A prism on a kitchen windowsill performs the miracle of fracturing sunlight into the complete spectrum, throwing rainbows on mundane surfaces, elevating them to something celestial and rare. Benjamin Taylor, in his compact and precise memoir, The Hue and Cry at Our House: A Year Remembered (Penguin, 2017), performs the same miracle. His last year of childhood in Forth Worth, TX, explodes into multicolored fragments, illuminating intersecting themes from the Kennedy assassination to Taylor’s homosexuality and eventual diagnosis of Asperger’s syndrome.
On November 21, 2016, Benjamin Netanyahu surpassed David Ben Gurion’s record of longest continuous service as prime minister of Israel. Though Netanyahu’s years in power have been marked by scandal and political intrigue, his popularity with the Israeli electorate over the past seven years has grown, allowing him to do practically anything he wants.
A Pakistan-born Muslim woman with a Ph.D. from a South African university who directs the Holocaust, Genocide and Interfaith Education Center at Manhattan College, a New York City Catholic school, has written a pioneering and courageous book about the Shoah (Holocaust).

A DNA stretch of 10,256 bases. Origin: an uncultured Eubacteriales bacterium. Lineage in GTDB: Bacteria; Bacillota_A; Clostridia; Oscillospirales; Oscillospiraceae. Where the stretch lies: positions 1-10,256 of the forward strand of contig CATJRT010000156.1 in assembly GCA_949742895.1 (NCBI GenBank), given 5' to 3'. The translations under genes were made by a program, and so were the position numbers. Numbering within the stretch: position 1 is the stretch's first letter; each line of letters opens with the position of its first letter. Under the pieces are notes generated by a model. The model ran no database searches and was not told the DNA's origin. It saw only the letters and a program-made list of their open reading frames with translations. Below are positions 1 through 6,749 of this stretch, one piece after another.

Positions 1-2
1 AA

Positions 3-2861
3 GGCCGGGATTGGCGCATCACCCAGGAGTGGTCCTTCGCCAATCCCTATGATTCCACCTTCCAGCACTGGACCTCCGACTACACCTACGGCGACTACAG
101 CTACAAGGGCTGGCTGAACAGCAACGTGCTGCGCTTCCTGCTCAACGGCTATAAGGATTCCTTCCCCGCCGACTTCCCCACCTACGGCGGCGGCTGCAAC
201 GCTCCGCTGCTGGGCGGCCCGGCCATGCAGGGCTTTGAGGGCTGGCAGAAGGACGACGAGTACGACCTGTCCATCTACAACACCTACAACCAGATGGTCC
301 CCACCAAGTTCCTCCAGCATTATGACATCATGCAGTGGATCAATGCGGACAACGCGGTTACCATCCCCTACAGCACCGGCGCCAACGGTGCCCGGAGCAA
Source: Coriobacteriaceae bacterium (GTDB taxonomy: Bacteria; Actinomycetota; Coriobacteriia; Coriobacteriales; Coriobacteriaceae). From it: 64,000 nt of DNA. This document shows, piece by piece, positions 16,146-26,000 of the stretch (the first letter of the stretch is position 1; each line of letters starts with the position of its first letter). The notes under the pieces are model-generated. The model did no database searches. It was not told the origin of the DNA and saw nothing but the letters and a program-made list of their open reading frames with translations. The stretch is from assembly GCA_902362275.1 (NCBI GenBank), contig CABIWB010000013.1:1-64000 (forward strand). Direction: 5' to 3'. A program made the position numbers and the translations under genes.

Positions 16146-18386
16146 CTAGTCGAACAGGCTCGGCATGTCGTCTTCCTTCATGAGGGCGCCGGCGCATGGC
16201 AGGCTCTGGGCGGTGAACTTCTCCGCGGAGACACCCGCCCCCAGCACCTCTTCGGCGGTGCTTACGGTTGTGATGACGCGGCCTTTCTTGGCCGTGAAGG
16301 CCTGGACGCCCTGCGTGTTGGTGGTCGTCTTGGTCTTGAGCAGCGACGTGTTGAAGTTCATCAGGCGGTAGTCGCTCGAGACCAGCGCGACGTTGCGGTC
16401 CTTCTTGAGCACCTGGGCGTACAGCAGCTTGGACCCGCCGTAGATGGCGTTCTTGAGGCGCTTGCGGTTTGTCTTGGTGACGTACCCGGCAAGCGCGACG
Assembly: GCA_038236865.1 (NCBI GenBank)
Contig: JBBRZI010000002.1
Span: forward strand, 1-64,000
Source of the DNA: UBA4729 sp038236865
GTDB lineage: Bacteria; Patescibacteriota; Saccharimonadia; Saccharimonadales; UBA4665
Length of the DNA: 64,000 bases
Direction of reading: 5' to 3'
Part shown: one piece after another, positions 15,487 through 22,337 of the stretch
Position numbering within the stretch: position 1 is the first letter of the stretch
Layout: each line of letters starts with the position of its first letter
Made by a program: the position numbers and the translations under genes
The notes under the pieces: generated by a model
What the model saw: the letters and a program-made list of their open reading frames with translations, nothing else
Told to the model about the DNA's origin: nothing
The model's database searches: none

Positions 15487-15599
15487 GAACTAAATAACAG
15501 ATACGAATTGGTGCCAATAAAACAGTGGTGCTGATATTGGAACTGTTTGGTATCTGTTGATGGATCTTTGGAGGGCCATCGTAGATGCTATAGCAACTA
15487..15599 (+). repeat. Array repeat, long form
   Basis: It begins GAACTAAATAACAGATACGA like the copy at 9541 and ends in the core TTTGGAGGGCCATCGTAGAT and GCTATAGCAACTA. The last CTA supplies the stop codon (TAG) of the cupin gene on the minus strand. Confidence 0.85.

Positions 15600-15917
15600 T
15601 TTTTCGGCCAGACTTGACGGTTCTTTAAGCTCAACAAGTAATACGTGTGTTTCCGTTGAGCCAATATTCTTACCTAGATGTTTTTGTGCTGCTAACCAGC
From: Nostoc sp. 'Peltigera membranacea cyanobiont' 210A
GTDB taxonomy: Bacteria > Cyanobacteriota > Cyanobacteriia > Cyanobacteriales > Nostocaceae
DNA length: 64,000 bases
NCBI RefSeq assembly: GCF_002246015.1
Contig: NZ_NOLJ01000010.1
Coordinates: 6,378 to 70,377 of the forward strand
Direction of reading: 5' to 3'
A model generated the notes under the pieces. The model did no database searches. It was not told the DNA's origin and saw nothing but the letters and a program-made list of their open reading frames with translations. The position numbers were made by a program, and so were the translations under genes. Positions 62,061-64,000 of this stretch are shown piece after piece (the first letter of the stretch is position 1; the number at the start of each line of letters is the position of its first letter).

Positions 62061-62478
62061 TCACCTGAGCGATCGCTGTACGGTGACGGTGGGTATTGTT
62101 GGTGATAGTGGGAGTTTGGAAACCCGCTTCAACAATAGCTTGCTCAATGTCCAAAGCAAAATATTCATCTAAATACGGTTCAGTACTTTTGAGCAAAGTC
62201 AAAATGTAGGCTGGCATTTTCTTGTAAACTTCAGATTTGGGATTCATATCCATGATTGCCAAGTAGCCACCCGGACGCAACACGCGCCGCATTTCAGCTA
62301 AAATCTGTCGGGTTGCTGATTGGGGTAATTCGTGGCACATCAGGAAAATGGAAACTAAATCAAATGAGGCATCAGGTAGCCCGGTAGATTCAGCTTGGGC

I am approaching my fiftieth wedding anniversary, but I have vague memories from my long-ago youth of what it’s like to fall in love at first sight. Such experiences did not end well for me; neither does the affair portrayed in the story The Parting Gift (Other Press), written by Evan Fallenberg, an Ohio-born writer who now lives in Israel.
In this weekly podcast, we will offer insight into the weekly Torah portion, condensing 2,000 years of Jewish wisdom into just 10 minutes of modern-day commentary. This week Rabbi Rick Jacobs delves deep into parashat Yitro from the book of Exodus. Enjoy!
Three ways to listen:
In this weekly podcast, we will offer insight into the weekly Torah portion, condensing 2,000 years of Jewish wisdom into just 10 minutes of modern-day commentary. This week Rabbi Rick Jacobs delves deep into parashat Mishpatim from the book of Exodus. Enjoy!
Four ways to listen:
Parashat Tzav opens with a command to Aaron, the high priest. It’s a moment to think about leadership – who are our leaders and what do they do? Are our leaders born into the role, like Aaron, or are they called to leadership, like Moses?
In this special Passover episode of On the Other Hand, Rabbi Jacobs discusses empathy. The story of Passover asks that we put ourselves in the shoes of those who escaped slavery and travelled to freedom, and that we think about what it’s like to have nothing.